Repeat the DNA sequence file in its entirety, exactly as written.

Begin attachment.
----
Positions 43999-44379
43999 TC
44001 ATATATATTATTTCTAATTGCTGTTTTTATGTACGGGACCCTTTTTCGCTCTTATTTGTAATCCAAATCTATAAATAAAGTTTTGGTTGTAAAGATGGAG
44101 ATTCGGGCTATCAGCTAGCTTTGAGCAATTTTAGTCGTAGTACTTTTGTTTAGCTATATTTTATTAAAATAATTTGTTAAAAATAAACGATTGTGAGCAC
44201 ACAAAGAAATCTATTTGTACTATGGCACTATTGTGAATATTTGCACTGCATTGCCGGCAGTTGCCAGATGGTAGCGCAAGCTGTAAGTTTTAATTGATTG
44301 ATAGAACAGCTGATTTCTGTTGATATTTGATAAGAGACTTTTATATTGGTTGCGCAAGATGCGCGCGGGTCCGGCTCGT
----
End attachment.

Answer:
Positions 43999-44379
43999 TC
44001 ATATATATTATTTCTAATTGCTGTTTTTATGTACGGGACCCTTTTTCGCTCTTATTTGTAATCCAAATCTATAAATAAAGTTTTGGTTGTAAAGATGGAG
44101 ATTCGGGCTATCAGCTAGCTTTGAGCAATTTTAGTCGTAGTACTTTTGTTTAGCTATATTTTATTAAAATAATTTGTTAAAAATAAACGATTGTGAGCAC
44201 ACAAAGAAATCTATTTGTACTATGGCACTATTGTGAATATTTGCACTGCATTGCCGGCAGTTGCCAGATGGTAGCGCAAGCTGTAAGTTTTAATTGATTG
44301 ATAGAACAGCTGATTTCTGTTGATATTTGATAAGAGACTTTTATATTGGTTGCGCAAGATGCGCGCGGGTCCGGCTCGT